"A reasonable starting point for determining the hourly rate for purposes of a lodestar calculation is the attorney's customary rate." Parrish v. Sollecito , 280 F.Supp.2d 145, 169-70 (S.D.N.Y. 2003). The Bopp Law Firm ("Bopp") is an Indiana-based firm that specializes "in constitutional and civil rights litigation in various state and federal courts, including election law cases." (Decl. of James Bopp, Jr. ¶). Bopp's practice is to request the "[prevailing] market rate of the community in which the fee petition is filed." (Id. ¶ 9). Here, Bopp requests hourly rates ranging from $250 to $525 based on the particular attorney's experience level. These requests are supported by declarations and affidavits attesting that Bopp's rates are consistent with this District's prevailing market rates for the type of work performed. (See Decl. of Charles Moerdler ¶¶ 4-7; Decl. of Steven Mintz ¶¶ 3-6.) Over the last ten years, courts in this District have awarded rates to experienced civil rights attorneys in the range of $250 to $600 and to associates in the range of $200 to $350, "with average rates increasing over time." Greene v. City of New York, No. 12 Civ. 6427, WL 5797121, at *3 (reviewing Southern District cases to determine the "prevailing market rate"). Bopp's hourly rates are thus consistent with reasonable hourly rates for comparable work in this District.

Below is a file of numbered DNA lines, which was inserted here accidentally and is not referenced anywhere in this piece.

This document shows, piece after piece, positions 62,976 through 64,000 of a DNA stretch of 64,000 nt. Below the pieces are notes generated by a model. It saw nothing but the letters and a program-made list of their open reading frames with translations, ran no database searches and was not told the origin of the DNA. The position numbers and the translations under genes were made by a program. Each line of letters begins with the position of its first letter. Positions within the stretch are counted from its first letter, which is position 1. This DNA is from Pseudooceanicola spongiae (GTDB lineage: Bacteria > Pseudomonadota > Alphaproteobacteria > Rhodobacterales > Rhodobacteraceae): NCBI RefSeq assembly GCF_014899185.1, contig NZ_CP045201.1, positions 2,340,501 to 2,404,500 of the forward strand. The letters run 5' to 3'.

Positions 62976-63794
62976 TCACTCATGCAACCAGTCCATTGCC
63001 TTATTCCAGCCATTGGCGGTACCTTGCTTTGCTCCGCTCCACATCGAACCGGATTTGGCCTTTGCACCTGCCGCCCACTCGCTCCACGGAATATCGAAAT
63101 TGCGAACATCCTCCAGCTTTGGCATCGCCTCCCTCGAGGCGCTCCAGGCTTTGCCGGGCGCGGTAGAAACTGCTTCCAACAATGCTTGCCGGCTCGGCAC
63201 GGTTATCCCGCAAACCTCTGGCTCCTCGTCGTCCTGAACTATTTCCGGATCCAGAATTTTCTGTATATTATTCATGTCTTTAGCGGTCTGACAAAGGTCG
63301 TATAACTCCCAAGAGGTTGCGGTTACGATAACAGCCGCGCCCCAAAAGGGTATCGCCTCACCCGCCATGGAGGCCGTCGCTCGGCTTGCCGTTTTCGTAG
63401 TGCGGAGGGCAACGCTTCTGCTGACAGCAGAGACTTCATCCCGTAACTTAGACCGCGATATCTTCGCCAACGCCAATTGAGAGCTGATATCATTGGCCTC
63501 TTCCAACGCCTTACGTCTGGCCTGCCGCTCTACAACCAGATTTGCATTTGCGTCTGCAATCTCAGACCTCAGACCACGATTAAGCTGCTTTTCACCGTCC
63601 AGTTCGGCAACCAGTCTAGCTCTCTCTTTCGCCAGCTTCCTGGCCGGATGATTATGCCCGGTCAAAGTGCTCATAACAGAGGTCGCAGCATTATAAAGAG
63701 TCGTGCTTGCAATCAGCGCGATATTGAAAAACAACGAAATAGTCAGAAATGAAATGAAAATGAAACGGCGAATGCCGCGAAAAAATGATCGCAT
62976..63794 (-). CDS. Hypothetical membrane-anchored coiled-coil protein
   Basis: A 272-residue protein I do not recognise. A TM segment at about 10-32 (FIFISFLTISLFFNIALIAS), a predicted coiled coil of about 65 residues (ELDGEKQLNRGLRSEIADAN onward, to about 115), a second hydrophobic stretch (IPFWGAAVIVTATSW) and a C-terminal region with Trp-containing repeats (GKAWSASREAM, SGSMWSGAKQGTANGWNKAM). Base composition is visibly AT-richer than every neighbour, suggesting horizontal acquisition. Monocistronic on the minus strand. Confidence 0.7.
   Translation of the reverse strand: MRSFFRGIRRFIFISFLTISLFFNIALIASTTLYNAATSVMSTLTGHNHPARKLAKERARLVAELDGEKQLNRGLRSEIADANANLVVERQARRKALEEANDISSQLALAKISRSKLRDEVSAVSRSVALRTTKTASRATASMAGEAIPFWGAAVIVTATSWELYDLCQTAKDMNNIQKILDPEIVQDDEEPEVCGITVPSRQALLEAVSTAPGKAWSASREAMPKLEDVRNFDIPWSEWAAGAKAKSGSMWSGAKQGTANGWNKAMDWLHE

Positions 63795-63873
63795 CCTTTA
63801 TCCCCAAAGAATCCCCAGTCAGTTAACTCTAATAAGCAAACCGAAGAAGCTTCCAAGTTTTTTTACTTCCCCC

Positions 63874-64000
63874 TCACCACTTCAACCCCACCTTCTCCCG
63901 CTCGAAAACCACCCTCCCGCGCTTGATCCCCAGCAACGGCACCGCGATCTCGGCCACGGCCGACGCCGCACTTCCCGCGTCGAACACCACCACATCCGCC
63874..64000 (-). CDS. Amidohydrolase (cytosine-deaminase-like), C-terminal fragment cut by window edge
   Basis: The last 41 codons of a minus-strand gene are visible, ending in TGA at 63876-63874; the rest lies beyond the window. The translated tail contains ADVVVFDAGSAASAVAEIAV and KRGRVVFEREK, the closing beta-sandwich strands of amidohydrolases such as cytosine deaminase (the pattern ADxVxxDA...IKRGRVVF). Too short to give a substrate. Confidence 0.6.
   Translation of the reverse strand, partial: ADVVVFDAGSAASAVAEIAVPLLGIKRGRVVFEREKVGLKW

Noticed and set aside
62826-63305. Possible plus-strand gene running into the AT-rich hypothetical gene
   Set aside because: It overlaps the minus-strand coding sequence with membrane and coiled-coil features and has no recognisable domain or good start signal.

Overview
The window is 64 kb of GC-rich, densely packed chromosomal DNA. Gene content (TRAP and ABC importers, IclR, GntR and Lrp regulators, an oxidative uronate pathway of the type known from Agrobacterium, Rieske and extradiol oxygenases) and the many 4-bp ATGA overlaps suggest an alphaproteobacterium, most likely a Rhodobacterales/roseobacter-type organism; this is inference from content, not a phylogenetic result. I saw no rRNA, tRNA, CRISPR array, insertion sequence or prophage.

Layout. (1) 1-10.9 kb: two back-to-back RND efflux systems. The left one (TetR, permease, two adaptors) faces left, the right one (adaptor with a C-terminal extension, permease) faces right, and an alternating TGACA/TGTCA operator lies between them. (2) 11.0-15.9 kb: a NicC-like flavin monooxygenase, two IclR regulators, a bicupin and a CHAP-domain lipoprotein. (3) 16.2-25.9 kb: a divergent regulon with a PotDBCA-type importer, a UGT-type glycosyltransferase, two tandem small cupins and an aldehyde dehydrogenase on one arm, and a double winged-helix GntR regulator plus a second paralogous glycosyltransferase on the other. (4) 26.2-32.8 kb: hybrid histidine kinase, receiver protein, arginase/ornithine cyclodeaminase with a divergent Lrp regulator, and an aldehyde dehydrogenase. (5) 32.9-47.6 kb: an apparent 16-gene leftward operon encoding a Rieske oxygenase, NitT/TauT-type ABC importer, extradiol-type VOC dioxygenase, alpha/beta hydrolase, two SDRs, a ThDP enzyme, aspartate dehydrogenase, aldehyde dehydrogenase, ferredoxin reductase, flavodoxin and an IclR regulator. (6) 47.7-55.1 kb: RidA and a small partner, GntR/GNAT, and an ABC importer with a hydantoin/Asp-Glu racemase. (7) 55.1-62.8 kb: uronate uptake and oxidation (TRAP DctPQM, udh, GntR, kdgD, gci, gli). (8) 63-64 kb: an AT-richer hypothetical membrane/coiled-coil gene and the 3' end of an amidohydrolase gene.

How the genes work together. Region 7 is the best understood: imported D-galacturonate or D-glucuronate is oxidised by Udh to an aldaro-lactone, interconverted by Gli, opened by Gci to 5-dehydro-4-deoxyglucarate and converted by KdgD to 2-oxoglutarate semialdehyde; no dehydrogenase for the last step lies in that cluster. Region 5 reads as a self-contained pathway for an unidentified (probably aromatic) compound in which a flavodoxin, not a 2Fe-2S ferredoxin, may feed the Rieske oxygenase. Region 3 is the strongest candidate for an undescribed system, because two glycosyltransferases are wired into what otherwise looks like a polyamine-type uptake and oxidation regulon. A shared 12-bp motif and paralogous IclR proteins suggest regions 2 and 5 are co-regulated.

Defendants argue that awarding Southern District rates to Bopp, an Indiana-based law firm, would lead to an unjustifiable windfall. See Arbor Hill Concerned Citizens Ass'n v. County of Albany , 369 F.3d 91 (2d Cir. 2003) (courts should not award fees commensurate with the forum rate if this rate would lead to a windfall). Defendants propose that the Court adopt what Defendants characterize as a "rough justice" approach, awarding Plaintiffs a blended hourly rate of $350. (Defs.' Mem. Opp'n 6-8.)

While it is true that Bopp is an Indiana-based firm, it is a specialized law firm that customarily practices in forums across the country and regularly receives prevailing market rates in higher-paying forums. See, e.g., Lux v. Judd , 868 F.Supp.2d 519, 532 (E.D. Va. 2012); Thalheimer v. City of San Diego, No. 09 Civ. 2862, 2012 WL 1463635, at *8 (S.D. Cal. Apr. 26, 2012). Furthermore, averaging the rates of associates and partners of a law firm with varying degrees of experience to produce a "blended" hourly rate for the sake of expedience is unnecessary here and, given Plaintiffs' submission of time records showing each attorney's work and hourly rates, would be inconsistent with this District's practice of considering the prevailing market rates "for similar services by lawyers of ...